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Re: fsck.xfs proposed improvements

To: Mike Ashton <mike@xxxxxxxx>
Subject: Re: fsck.xfs proposed improvements
From: Russell Cattelan <cattelan@xxxxxxxxxxx>
Date: Tue, 21 Apr 2009 17:09:34 -0500
Cc: xfs@xxxxxxxxxxx
In-reply-to: <20090421142333.GA5197@xxxxxxxx>
References: <mailman.0.1240318659.128675.xfs@xxxxxxxxxxx> <20090421142333.GA5197@xxxxxxxx>
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Mike Ashton wrote:
> Hello folks,
> I've been using XFS as my filesystem of choice for many, many years
> now and for all the years of, er, joy, I have encountered a few
> difficulties with filesystem recovery after machine crashes/hard
> reboots and so on.  Google confirms that I'm not alone in this.
> You're all probably perfectly well aware that fsck.xfs is a shell
> script that does nothing much, on the premise that XFS has a journal
> and therefore doesn't suffer from the routine corruption of more
> primitive filesystems.  However, I have found that the journal itself
> is prone to corruption (bad clientid, and friends) on contemporary,
> even enterprise class, hardware.  Now I don't doubt this is due to
> stupidities in the underlying hardware - SATA disks' naughty
> non-battery write caches or what have you - and XFS is not to blame,
> but I feel we maybe need to be more pragmatic about these annoying
> realities.
> I'm also sure that this is not the first time this design decision has
> been challenged, although a search of the list archives implies that
> it hasn't been suggested in the forum.  Forgive me if I'm wrong there.
> I'm here to make the case for fsck.xfs being enhanced to verify the
> journal and invoke xfs_repair -L in the event that it's screwed.  Now,
> I'm sure half of you just sprayed coffee at the screen and are already
> firing up an angry reply, but bear with me.  Automatic filesystem
> repair is a normal, everyday necessity.  It's what non-journaling
> filesystems do all the time; the days of offering the sysadmin the
> choice of whether to repair this inode count, or that dnode entry are
> long gone.  A filesystem with a corrupted journal is no use to me; I'm
> not going to be able to repair the journal.  All I'm going to do is
> invoke xfs_repair -L and pray.  I'm happy for that, *as an option* (
> as it is on all fsck invocations) to happen on boot without my
> intervention. 
> I'd like that to happen.  I do not accept that fsck.xfs has a null
> function.  The filesystem is kept consistent by the journal, but the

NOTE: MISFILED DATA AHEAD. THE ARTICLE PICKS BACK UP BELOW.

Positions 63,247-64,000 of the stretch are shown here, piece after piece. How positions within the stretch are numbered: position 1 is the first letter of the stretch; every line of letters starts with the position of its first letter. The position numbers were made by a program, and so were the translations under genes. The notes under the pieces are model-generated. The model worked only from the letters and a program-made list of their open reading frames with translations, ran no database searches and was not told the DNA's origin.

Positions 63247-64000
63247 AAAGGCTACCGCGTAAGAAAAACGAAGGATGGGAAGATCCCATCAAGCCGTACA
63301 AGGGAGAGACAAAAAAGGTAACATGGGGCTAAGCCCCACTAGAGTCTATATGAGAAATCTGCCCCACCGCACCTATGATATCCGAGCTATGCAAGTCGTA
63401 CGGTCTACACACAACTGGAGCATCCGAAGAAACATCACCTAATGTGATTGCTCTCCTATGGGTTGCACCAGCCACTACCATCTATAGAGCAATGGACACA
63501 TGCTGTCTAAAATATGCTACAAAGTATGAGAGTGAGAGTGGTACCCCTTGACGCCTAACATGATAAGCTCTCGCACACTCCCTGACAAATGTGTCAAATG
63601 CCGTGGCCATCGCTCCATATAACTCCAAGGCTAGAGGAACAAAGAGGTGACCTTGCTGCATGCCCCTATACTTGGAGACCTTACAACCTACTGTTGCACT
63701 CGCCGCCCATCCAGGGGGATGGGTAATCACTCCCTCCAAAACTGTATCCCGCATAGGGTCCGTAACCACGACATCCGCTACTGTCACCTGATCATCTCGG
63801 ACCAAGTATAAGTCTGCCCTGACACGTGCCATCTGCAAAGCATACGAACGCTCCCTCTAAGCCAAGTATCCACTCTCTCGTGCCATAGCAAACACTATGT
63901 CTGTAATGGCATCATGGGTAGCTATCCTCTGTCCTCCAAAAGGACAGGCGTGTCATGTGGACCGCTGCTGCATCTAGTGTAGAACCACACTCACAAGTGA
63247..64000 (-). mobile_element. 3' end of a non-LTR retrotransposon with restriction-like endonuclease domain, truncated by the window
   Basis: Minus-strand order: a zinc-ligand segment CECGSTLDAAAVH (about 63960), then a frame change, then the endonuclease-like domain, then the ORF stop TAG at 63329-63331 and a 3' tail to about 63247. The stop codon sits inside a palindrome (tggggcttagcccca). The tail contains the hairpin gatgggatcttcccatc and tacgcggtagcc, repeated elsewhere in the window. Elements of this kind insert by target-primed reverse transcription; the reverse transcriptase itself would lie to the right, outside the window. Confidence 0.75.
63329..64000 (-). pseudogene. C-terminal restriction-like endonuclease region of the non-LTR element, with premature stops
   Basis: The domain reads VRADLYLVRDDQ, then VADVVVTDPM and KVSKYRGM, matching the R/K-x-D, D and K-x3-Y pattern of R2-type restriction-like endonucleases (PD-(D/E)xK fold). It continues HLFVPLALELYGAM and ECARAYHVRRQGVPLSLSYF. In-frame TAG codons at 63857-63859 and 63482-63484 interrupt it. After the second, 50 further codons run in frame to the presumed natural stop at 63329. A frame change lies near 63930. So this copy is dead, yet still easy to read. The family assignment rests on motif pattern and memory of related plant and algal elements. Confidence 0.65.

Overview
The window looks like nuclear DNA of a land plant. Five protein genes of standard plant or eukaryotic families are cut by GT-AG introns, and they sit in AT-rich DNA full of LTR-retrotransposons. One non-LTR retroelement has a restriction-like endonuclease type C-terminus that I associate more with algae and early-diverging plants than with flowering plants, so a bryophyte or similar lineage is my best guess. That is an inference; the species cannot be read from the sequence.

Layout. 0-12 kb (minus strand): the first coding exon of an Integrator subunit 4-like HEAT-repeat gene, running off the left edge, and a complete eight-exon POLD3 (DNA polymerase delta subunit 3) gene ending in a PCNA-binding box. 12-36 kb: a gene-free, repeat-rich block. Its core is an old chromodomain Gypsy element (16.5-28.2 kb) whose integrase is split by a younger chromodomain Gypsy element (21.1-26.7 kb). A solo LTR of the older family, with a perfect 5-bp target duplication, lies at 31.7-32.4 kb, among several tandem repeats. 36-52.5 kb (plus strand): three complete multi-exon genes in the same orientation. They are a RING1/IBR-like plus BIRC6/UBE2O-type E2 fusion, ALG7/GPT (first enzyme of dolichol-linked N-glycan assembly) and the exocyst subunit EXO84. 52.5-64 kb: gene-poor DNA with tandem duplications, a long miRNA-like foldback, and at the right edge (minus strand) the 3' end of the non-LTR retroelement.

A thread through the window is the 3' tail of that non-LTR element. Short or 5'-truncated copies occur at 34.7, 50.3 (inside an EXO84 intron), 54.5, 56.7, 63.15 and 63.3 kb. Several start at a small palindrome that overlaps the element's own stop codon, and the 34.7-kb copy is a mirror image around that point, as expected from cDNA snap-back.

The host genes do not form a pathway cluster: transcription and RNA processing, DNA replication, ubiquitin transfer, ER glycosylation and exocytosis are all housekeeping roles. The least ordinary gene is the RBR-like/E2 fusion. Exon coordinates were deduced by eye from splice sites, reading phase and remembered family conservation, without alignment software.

> journal needs to be verified and the filesystem repaired otherwise.
> Otherwise, fsck passes, mount fails, my computer doesn't boot and that
> makes me a sad panda.  Thankfully this would be a pretty quick
> operation - I'm sure there's a lot of cleverness that could be
> incorporated into a binary fsck.xfs that could detect, report on and
> repair all sorts of exciting situations, but you can even do it
> primitively in shell by simply trying to mount it.  I've included an
> example of what I mean at the end.
> Hopefully, you'll give this some serious consideration.  I'm quite
> sure this is going to end up being a bun-fight issue, but I'm in no
> way implying that you didn't think about what you were doing when you
> made the decision to make mkfs.xfs do nothing.  I'm just asking that
> you consider again whether it now needs to do something, because that
> hasn't worked as a strategy, even if that is due to hardware
> manufacturers cutting corners.
Well step back a bit, fsck.xfs exists simply to satisfy the initial
boot scripts that invokes fsck -t $fs_type.
The reason fsck.xfs does nothing and  should continue to do nothing is
that by the time you have access
to the boot scripts and the fsck.xfs program the root filesystem has
already been mounted. Which means
the root file system has successfully made it through either a clean
mount or a log replay mount, neither of which
needs additional verification.

It would not be unreasonable  to do what you are suggesting in an
initrd startup script,
provided xfs_repair was included in the initrd (which has size and
library requirements).

This would probably be a matter of first implementing it and then
convincing the mkinitrd maintainers to
add the support.

- -Russell Cattelan

> Thanks,
> Mike.
> #!/bin/sh -f
> #
> # Copyright (c) 2006 Silicon Graphics, Inc.  All Rights Reserved.
> #
> AUTO=false
> while getopts ":aApy" c
> do
>         case $c in
>         a|A|p|y)        AUTO=true;;
>         esac
> done
> eval DEV=\${$#}
> if [ ! -e $DEV ]; then
>         echo "$0: $DEV does not exist"
>         exit 8
> fi
> if $AUTO; then
> # rw initrd should allow mkdir but direct mounting of / read-only, we
require to have a /mnt already
>         mkdir -p /mnt
>         if [ ! -d /mnt ]
>         then
>                 echo no /mnt to test XFS journal recovery
>                 exit 0
>         fi
>         if mount -t xfs "$DEV" /mnt -o ro,norecovery
>         then
>                 umount /mnt
>                 echo "$DEV is an xfs filesystem"
>                 if mount -t xfs "$DEV" /mnt
>                 then
>                         echo "Recovery by journal successful"
>                         umount /mnt
>                 else
>                         echo "writable mount of $DEV failed - invoking
>                         xfs_repair -L "$DEV"
>                 fi
>         else
>                 echo "$DEV appears not to be an xfs filesystem"
>         fi
> else
>         echo "If you wish to check the consistency of an XFS filesystem or"
>         echo "repair a damaged filesystem, see xfs_check(8) and
> fi
> exit 0
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